What Happens If I Don’t Take Care of My Low Diastolic Blood Pressure?

When your diastolic pressure is low, it means you have reduced pressure in your coronary arteries. This can result in insufficient blood and oxygen supply to your heart. This condition, known as ischemia, can lead to chronic, gradual weakening of the heart. If left untreated, it could potentially culminate in heart failure.

Research has shown that when it comes to cardiovascular risk, systolic blood pressure (SBP) plays a pivotal role. From a physiological standpoint, low diastolic blood pressure (DBP) can potentially have a negative impact on the blood supply to the heart muscle. [14]

This is because, unlike in other parts of the circulatory system, blood flow in the epicardial coronary arteries (i.e., the large coronary arteries surrounding the heart) is sustained during the resting phase between heartbeats.

Anyone can experience diastolic dysfunction. But, you may be more prone to it if you are over the age of 70, don’t exercise regularly, or use tobacco products. Other individuals who may be more prone to low DBP are those with a +30 BMI, coronary artery diseases, metabolic disorders, cardiomyopathy, high blood pressure, or sleep apnea. [15]

Talk to a healthcare expert if you can’t keep your blood pressure stable.

Frequently asked questions

How to boost diastolic blood pressure?

To raise the diastolic pressure, it is best to focus on your diet and nutrition, checking to see if you have any vitamin deficiencies. [16]

For example, vitamin B12 plays a crucial role in supporting the body's production of red blood cells. A deficiency in this vital vitamin can lead to anemia, causing a drop in blood pressure. You can boost your vitamin B12 levels by incorporating foods like eggs, poultry, fatty fish, etc.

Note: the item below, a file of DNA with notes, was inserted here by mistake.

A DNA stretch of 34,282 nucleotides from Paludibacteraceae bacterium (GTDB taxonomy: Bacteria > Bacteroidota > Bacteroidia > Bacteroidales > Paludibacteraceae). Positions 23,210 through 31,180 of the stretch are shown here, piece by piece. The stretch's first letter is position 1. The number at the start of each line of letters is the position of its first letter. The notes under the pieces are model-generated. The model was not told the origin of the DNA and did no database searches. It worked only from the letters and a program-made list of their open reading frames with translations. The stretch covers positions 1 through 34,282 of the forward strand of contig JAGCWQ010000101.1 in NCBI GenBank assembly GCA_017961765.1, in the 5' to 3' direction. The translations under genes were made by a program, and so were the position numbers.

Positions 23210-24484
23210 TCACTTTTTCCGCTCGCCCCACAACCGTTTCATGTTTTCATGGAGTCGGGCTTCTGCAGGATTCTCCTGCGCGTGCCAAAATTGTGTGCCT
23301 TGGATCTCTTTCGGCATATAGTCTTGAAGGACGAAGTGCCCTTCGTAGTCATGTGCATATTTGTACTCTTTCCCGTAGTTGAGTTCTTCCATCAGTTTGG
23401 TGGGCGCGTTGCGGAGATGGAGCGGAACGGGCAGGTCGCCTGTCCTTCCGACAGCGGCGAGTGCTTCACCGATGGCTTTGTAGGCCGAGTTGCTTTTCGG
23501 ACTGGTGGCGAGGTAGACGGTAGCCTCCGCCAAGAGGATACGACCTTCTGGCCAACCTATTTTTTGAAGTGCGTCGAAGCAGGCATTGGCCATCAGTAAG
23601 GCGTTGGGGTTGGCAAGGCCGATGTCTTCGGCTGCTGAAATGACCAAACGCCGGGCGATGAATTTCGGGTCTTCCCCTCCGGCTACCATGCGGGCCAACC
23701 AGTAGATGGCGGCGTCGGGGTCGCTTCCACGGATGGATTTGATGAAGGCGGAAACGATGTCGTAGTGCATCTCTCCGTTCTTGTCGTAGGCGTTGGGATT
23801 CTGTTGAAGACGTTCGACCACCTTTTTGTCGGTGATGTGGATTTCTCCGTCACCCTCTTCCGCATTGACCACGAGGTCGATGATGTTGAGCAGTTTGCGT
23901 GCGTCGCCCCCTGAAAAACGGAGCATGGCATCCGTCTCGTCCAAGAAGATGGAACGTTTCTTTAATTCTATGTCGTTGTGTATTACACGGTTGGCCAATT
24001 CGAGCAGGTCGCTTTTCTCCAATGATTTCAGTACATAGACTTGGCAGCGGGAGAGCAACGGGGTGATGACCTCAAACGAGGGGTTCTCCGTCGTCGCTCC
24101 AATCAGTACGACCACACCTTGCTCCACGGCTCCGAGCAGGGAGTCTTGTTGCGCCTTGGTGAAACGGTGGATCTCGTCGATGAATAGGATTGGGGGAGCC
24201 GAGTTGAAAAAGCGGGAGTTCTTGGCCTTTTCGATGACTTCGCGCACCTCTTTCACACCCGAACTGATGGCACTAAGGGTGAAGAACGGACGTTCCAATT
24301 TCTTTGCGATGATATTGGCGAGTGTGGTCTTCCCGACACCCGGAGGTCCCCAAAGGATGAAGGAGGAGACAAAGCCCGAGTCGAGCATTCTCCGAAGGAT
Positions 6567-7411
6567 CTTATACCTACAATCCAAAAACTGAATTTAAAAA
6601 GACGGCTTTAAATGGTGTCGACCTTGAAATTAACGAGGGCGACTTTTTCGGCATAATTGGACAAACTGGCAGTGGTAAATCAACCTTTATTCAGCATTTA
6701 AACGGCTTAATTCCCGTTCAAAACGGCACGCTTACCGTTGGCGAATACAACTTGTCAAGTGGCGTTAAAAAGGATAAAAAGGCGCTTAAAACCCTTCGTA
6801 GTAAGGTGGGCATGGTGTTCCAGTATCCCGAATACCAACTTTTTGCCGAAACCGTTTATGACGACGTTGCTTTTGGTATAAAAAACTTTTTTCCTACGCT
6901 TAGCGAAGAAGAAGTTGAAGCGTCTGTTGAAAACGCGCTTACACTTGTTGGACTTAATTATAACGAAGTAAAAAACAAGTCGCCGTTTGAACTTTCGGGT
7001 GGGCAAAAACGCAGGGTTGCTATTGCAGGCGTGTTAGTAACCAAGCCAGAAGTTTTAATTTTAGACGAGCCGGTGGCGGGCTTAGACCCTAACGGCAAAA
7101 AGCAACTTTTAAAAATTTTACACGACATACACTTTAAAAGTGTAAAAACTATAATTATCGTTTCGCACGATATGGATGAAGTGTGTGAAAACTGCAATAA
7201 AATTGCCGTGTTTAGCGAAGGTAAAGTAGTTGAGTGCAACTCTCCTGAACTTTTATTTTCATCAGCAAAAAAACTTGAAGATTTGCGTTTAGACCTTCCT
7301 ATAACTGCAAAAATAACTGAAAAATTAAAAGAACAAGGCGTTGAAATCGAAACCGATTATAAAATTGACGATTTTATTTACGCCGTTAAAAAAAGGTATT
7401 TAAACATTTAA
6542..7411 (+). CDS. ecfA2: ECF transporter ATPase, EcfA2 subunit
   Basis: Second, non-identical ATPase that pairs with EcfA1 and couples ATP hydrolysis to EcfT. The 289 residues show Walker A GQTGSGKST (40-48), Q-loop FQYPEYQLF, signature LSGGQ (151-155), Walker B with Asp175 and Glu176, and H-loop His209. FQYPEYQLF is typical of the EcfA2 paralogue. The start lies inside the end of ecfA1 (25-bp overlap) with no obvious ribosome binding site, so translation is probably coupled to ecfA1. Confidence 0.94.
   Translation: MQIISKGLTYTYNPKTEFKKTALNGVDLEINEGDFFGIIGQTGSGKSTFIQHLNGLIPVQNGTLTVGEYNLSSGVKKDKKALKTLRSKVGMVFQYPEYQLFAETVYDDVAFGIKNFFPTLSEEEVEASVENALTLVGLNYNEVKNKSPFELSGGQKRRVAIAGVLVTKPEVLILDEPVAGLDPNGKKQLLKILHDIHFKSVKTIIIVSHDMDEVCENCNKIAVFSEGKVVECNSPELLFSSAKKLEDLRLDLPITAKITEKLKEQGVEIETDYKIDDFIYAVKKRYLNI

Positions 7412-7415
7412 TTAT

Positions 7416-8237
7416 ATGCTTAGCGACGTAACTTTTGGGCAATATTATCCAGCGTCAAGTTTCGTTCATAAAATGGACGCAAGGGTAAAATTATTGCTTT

Vitamin B9 (folate) is another crucial vitamin that you can get from foods to keep your blood pressure stable. If you are eating too many processed carbs or other products high in carbohydrates, you might want to opt for a low-carb diet. Staying hydrated and consuming caffeine from time to time may also help.

But, before you make any changes to your diet, make sure to talk to a certified specialist, because what works for others may not work for you. So, get a personalized, low diastolic blood pressure treatment plan that can accommodate your particular health problem.

What factors influence low diastolic blood pressure?

For older patients, it can be good to keep diastolic blood pressure (DBP) within the 60 to 90 mm Hg range. Factors that can affect low DBP include inadequate fluid intake, long periods of bed rest, hormonal imbalances, nutrient deficiencies, alcohol consumption, allergic reactions, and prolonged standing.

For example, when an older patient stands for too long, blood can start to accumulate in the legs. This means there has been less blood returning to the heart, which can contribute to a drop in diastolic blood pressure.